Layne Mosler ’96 in a taxi in Buenos Aires, Argentina
Sunday, January 27, 2008
In search of the best cuisine in Buenos Aires, food writer Layne Mosler ’96 yields her destiny to strangers.
people looking up at skyspace
Tuesday, January 1, 2008
The new on-campus Skyspace by James Turrell ’65, titled “Dividing the Light,” brings together people from all walks of life for a shared sundown ritual of watching the sky.
Grayson Schaffer ’01 in a kayak in front of ice wall
Tuesday, January 1, 2008
Outside Magazine’s Grayson Schaffer ’01 is looking for a few impossible photos.
A watercolor of Bridges Hall of Music by Milford Zornes
Tuesday, January 1, 2008
Artist Milford Zornes ’34 has always observed nature, but at the age of 100, he had to rely on sketchbooks and memory. Learn more in “A Conversation with Nature,” a classic Pomona College Magazine story from the Winter 2008 issue.
Author Richard Preston ’76 wearing a helmet and climbing in the upper branches of a tree
Tuesday, October 30, 2007
Author Richard Preston’76 always asks what people were thinking, because “in a moment of high drama or tension or fear, people will remember.”
Vikram Chandra ’84 on a street in India
Tuesday, October 23, 2007
Despite a million-dollar advance for his new novel, author Vikram Chandra ’84 says it’s still about the writing.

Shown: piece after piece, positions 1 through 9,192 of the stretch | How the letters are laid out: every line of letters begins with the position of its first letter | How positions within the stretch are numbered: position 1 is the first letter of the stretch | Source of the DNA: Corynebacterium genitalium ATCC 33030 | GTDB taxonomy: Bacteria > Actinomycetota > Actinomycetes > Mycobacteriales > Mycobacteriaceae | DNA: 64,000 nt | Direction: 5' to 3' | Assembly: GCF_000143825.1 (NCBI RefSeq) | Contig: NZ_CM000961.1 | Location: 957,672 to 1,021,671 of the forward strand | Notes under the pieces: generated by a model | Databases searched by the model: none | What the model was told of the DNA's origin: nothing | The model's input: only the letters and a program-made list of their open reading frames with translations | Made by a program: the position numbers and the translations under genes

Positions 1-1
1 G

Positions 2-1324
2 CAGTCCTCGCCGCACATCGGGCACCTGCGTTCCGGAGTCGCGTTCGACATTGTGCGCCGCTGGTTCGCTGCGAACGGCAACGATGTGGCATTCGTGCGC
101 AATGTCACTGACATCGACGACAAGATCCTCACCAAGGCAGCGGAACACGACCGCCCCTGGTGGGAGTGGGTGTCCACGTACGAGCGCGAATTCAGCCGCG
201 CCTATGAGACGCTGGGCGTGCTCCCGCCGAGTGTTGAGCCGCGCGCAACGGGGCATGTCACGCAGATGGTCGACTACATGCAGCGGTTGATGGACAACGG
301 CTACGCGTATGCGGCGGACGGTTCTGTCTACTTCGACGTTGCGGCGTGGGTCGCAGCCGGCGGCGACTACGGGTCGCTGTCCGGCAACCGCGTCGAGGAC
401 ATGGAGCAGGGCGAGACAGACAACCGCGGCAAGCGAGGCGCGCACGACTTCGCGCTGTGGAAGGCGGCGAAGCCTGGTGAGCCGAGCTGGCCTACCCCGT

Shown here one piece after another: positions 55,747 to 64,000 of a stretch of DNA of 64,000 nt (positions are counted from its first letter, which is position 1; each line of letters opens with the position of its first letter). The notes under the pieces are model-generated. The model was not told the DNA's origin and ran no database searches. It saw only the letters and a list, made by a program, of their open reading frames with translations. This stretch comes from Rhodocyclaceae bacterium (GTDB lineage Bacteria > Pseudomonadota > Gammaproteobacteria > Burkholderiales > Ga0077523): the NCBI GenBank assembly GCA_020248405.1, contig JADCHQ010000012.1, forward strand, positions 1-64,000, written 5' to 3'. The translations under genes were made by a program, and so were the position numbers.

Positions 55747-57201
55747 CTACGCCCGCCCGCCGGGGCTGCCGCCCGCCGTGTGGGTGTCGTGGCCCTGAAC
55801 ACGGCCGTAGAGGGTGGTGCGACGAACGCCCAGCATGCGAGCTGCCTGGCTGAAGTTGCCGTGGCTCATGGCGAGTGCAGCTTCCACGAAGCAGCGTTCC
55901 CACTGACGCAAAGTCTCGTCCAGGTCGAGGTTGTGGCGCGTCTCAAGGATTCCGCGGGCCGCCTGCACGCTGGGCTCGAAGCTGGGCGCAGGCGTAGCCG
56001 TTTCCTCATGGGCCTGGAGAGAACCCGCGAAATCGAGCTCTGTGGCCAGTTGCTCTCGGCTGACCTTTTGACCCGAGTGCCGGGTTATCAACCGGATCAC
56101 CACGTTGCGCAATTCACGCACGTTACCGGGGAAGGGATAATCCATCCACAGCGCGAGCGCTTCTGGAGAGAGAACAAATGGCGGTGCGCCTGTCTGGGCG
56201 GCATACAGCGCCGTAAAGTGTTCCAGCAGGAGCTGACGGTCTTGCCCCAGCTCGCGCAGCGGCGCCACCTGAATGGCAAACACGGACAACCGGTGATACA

A seasonal worker picking coffee beans in Panama
Monday, January 1, 2007
How do you grow the best coffee in the world? For Price Peterson ’58, the answer was a mixture of experience, inspiration and luck.
The three members of We Are Scientists at a swimming pool
Friday, October 20, 2006
The twin roles of pop star and fashion plate are as fickle today as they were in 1964. However, that hasn’t stopped the trio of We Are Scientists from taking the plunge.
Closeup of a puppet's face
Tuesday, October 10, 2006
For puppeteer Alan Cook ’53, the finest things in the world come with strings attached.
Photos of Ernest Hemingway, Albert Einstein, Mahatma Gandhi and Mother Teresa
Thursday, October 13, 2005
For psychologist David Keirsey ’47, there are exactly four types of people.